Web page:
Abstract: Why does the wave-function of a quantum system collapse during a measurement? It maybe possible to answer this question, as in the many-worlds interpretation, without modifying the theory. In this case, quantum theory is exact. On the other hand, it maybe that the theory has to be modified, as in the phenomenological model of Spontaneous Collapse. This model proposes that every quantum particle in nature undergoes spontaneous collapse, and that collapse is a fundamental property of nature, along with Schrödinger evolution. The predictions of this model differ from those of quantum theory, and we review the current experimental bounds on these models. We also review work which attempts to provide a theoretical underpinning for this phenomenological model, including the possible role of gravity, and a possible inter-connection between the measurement problem and the problem of time in quantum theory.

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TBA

Abstract: TBA

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Is the cosmological Lambda-term a new fundamental constant?

Abstract: TBA

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Quantum dynamics of the outermost dust shell in the LTB model

Abstract: An action for the outermost shell in the Lema\^{i}tre-Tolman-Bondi model for spherically symmetric, inhomogeneous dust collapse is derived starting from the Einstein-Hilbert action. The resulting Hamiltonian is then quantized and shown to admit exact solutions. Because the coordinates are fixed (to the ones naturally provided by the dust) one can construct an Hilbert space, and wavefunctions have the usual probability interpretation. Restricting to positive ADM energies, all solutions contained in this Hilbert space avoid the classical singularity: The shell never collapses to a point. Furthermore, a wave packet centered initially around the classical trajectory is shown to bounce, meaning after collapse to some non-zero minimal radius (which can lie below the apparent horizon), it expands again in a time-reversal symmetric fashion. Hence it can be said, in a slight misuse of terminology, that this model features a quantum transition from black hole to white hole. Finally some implications of this bouncing behavior are discussed: the nature of the horizon, and the lifetime of the temporary 'grey' hole from the perspective of a co-moving and exterior observer, respectively.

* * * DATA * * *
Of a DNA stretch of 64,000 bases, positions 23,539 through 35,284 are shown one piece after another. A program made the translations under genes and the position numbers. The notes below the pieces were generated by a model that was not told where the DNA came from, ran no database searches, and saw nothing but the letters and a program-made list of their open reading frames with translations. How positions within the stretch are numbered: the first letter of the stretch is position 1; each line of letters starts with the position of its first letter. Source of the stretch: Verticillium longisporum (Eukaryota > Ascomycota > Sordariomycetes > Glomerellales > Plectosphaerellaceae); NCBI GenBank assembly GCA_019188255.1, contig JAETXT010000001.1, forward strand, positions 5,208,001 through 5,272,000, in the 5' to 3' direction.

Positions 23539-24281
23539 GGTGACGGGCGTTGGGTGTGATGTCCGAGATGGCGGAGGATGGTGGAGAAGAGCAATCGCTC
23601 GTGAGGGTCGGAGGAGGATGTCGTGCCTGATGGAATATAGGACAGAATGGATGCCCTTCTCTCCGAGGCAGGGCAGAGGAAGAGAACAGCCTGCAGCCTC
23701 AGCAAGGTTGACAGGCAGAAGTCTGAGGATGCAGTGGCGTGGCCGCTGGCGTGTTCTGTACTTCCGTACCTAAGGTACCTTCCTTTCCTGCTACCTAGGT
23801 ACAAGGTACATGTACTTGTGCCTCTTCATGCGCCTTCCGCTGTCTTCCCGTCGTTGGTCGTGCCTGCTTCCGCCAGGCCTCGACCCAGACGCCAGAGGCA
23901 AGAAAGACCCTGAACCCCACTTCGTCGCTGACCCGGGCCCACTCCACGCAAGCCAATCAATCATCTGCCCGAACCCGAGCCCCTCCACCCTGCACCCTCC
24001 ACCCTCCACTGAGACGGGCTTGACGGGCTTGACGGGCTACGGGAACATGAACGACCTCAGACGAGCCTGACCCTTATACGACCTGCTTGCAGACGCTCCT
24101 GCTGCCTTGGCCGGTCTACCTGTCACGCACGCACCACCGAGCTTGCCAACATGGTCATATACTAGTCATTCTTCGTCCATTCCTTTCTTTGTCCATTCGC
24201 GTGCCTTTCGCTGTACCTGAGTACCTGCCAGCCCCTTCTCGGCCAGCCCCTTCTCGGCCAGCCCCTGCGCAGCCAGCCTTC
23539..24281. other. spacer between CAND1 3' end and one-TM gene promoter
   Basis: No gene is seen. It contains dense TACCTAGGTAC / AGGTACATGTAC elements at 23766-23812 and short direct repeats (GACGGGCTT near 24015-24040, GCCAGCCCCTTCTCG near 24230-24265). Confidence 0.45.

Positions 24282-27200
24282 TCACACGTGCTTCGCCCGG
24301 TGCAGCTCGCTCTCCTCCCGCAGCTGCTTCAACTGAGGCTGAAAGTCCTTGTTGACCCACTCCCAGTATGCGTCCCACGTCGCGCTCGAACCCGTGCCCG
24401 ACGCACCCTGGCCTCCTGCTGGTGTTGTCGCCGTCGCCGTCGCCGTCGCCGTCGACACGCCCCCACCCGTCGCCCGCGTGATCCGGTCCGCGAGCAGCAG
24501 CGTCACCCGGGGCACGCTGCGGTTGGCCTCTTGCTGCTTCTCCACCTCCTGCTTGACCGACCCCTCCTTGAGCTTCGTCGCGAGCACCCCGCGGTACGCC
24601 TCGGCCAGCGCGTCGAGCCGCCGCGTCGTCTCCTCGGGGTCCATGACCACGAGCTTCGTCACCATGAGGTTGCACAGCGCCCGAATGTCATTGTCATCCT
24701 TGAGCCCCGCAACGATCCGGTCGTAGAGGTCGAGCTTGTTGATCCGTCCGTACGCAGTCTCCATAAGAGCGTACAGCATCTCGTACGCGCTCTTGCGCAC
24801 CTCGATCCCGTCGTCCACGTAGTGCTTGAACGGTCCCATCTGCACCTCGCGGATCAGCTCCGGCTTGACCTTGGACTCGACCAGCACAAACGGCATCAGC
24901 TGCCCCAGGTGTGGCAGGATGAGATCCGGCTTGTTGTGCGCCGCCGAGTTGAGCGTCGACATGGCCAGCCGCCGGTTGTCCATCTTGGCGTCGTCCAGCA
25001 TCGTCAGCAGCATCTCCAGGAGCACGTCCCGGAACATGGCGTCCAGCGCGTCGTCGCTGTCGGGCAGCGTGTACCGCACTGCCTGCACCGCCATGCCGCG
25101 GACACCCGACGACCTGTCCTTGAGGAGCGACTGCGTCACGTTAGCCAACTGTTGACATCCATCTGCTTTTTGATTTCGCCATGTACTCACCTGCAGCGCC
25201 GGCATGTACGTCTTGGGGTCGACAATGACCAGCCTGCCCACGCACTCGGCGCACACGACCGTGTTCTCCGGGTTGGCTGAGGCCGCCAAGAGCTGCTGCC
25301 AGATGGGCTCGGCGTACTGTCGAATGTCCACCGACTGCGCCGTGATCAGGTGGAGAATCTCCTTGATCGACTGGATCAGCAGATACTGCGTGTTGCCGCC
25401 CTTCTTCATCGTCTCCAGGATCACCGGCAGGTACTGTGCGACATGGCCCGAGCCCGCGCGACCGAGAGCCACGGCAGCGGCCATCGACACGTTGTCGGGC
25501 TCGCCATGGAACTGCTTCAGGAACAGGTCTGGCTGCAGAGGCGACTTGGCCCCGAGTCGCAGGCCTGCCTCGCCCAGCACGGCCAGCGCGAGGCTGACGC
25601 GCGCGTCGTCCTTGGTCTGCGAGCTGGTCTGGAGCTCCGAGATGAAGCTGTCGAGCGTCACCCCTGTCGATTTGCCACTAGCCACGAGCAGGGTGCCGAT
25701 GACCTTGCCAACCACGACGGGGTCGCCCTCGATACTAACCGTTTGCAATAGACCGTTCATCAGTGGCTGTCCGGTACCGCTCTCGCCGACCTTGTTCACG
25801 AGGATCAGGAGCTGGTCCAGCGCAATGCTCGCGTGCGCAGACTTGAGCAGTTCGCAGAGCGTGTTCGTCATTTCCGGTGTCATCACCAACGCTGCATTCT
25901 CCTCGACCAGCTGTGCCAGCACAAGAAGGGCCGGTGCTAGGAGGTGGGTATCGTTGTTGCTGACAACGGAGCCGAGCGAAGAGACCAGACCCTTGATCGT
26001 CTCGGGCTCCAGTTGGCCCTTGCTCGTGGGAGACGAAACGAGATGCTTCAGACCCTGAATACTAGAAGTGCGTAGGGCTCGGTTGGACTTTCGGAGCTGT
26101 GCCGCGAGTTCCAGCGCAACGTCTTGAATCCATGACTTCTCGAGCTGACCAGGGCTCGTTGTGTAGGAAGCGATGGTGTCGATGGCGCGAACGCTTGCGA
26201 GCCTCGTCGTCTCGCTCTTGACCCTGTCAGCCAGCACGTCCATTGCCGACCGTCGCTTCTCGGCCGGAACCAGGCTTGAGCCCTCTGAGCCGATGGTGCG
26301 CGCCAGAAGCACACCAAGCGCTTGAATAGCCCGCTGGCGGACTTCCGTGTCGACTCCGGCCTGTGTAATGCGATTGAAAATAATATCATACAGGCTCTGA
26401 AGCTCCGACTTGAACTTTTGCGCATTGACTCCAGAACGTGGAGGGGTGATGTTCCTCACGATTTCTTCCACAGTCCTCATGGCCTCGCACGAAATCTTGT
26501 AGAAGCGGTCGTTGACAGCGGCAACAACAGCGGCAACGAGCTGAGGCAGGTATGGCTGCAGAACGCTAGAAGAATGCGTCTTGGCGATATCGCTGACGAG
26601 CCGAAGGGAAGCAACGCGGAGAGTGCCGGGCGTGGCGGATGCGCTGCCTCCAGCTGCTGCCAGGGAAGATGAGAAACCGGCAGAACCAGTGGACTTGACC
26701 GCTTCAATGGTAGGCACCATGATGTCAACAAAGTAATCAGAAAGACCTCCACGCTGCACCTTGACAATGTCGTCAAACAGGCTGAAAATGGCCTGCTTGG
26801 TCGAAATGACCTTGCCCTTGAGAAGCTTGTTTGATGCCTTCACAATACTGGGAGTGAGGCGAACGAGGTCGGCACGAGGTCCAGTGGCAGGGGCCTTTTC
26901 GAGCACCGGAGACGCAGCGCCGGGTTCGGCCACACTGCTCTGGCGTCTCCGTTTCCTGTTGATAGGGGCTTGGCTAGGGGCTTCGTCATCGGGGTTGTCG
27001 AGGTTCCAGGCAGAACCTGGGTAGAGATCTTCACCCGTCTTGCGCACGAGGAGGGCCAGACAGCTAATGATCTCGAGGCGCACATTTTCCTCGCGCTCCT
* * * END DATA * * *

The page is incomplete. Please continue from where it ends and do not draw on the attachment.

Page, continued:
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Date Time Speaker Topic Room
April 10 12:00 Maaneli Derakhshani (Utrecht)
Is Standard Semiclassical Einstein Gravity Viable? Konferenzraum 1 (Neubau)
April 24 12:00 Andrea Zanzi (Ferrara)
The chronon in M-theory Konferenzraum 1 (Neubau)
April 27 16:30 T. P. Singh (Tata Institute, Mumbai)
Is quantum theory exact, or approximate? Room 0.03 new building
May 15 11:30 Anirudh Gundhi
Master Colloquium Konferenzraum 1 (Neubau)
May 15 12:00 Yurii Dumin (Moscow)
Is the cosmological Lambda-term a new fundamental constant? Konferenzraum 1 (Neubau)
May 29 12:00 Tim Schmitz
Quantum dynamics of the outermost dust shell in the LTB model Konferenzraum 1 (Neubau)

 


Past seminars


Winter term 2017/18